BROUGHT TO YOU BY
National Association of State Directors of Career
Technical Education Consortium (NASDCTEc)

College and Career Readiness on the Rise, But Still Short

The percentage of high school graduates that meet college- and career readiness benchmarks is slowly climbing, according to a recent ACT report.

About 24 percent of all 2010 ACT-test takers met all four benchmarks in English, reading, science and math, and 47 percent met between 1 and 3 standards in the 4 subject areas. This year’s increase is one percentage point greater than last year’s, which counts to the total of three percentage points over the last five year, according to the Condition of College and Career Readiness 2010.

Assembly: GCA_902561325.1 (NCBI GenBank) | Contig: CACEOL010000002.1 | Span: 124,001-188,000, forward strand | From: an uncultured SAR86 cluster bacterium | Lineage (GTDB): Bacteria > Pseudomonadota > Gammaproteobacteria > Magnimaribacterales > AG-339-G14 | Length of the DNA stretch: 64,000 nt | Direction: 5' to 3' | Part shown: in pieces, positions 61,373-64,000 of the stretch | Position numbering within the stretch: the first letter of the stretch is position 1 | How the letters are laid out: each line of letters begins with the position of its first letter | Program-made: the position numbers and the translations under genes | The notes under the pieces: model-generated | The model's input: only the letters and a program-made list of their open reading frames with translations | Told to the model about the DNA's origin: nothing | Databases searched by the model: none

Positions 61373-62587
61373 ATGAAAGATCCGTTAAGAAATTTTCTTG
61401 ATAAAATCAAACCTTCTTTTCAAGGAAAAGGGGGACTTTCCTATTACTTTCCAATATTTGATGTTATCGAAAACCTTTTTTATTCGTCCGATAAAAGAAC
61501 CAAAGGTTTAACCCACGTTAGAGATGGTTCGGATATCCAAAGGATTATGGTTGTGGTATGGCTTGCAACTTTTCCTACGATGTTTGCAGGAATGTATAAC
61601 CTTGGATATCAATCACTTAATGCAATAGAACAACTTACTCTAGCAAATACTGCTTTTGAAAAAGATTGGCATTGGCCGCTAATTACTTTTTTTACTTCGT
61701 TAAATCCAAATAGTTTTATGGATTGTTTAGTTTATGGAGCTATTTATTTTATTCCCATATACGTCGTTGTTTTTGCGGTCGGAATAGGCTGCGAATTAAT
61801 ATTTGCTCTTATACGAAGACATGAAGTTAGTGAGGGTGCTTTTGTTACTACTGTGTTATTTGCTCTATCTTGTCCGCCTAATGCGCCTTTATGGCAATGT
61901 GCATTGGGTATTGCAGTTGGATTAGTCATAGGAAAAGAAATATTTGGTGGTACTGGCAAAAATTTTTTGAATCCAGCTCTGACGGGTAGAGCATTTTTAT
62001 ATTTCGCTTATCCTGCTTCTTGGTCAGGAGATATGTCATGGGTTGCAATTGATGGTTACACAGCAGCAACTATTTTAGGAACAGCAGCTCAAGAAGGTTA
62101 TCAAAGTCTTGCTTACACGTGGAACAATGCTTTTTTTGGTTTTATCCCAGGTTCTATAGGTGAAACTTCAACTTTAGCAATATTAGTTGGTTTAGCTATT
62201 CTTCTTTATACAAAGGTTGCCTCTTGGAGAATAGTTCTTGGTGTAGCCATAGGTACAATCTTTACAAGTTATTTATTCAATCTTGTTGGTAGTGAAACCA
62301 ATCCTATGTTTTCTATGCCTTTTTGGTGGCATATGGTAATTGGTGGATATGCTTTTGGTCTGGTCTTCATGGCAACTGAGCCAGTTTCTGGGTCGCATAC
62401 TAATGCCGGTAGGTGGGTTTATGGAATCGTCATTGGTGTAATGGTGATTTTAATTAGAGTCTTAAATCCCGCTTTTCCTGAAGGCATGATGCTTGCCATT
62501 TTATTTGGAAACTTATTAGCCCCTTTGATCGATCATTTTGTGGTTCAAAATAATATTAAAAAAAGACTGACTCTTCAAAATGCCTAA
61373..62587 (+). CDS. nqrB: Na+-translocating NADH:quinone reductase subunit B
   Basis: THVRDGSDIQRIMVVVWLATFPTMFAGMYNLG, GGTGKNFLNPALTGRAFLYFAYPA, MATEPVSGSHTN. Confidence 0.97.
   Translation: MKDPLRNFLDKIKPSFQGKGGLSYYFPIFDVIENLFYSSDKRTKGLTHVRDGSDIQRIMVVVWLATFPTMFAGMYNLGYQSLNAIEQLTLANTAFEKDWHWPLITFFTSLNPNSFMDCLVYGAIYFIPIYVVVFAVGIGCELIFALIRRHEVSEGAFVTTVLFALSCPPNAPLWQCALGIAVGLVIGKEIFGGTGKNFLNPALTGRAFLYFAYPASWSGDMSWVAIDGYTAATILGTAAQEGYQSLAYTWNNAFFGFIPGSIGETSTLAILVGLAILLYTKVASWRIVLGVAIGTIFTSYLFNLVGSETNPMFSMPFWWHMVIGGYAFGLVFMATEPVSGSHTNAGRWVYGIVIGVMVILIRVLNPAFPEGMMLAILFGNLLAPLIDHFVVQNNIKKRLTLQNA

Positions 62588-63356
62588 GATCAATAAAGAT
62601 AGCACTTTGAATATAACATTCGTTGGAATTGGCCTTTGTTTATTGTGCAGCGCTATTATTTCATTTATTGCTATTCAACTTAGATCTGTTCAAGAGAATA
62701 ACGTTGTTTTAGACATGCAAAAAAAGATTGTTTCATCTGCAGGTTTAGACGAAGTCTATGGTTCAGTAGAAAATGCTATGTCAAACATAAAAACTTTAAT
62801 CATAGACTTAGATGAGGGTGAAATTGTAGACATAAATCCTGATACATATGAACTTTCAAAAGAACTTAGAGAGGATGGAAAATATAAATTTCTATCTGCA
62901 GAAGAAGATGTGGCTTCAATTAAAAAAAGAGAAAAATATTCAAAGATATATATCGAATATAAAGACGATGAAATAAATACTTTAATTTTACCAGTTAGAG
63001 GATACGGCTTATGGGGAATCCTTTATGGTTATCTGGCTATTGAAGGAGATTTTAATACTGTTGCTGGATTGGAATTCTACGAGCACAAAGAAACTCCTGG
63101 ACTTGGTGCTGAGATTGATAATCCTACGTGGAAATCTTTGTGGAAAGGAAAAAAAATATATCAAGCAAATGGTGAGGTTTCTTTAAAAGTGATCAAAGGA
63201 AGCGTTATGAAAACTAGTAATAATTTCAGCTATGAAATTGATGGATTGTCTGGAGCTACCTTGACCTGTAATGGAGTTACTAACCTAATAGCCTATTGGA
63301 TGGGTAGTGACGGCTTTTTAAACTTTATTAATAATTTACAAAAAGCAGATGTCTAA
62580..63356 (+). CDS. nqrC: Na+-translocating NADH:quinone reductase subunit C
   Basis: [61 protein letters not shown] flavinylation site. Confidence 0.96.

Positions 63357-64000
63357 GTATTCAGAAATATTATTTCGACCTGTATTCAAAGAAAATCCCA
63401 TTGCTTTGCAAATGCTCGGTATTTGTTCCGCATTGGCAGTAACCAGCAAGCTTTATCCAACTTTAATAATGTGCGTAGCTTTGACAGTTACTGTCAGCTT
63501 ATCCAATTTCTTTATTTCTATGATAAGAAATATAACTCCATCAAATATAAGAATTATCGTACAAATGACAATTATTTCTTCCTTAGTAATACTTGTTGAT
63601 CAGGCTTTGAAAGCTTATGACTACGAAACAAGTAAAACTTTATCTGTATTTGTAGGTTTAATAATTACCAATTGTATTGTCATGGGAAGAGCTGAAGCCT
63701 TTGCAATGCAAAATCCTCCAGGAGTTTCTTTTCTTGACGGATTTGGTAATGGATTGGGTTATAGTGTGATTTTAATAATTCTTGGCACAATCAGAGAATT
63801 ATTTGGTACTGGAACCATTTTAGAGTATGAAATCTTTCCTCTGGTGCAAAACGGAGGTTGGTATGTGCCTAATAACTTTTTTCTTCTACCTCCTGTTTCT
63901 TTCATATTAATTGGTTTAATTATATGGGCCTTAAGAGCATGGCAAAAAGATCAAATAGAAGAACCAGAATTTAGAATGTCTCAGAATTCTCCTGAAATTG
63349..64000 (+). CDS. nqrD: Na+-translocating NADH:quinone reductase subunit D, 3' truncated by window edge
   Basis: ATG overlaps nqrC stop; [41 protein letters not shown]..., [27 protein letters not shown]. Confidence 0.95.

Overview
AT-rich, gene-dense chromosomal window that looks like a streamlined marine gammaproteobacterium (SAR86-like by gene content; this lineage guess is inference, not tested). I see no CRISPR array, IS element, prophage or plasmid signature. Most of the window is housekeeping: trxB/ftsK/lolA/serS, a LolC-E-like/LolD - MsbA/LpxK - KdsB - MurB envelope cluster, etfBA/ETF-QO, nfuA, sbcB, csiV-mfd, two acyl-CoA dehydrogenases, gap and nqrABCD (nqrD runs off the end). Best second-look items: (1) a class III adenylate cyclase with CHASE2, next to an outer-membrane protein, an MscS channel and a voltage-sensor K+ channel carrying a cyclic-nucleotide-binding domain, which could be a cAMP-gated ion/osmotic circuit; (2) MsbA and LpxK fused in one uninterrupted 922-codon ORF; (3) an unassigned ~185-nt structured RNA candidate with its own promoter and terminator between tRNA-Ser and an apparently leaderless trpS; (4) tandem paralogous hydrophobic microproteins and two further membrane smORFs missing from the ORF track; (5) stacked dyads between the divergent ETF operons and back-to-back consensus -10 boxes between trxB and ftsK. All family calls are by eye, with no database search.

However, while the trajectory is encouraging, the percentage of students who do not demonstrate college and career readiness remains significant. Among 2010 ACT-tested graduates, a combined total of 43 percent met either none (28 percent) or only one (15 percent) of ACT’s benchmarks. Further, readiness gaps remain wide across racial groups. The readiness rates underscore the nation’s struggle to prepare all students to succeed in college and career.

About 1.6 million students—about 47 percent of the nation’s 2010 high school graduates–took the ACT. As the number of and diversity of students increase, the nation will gain a better understanding of how much more work needs to be done to prepare students to succeed when they leave high school.

Tags:

Comments are closed.

 

Series

Archives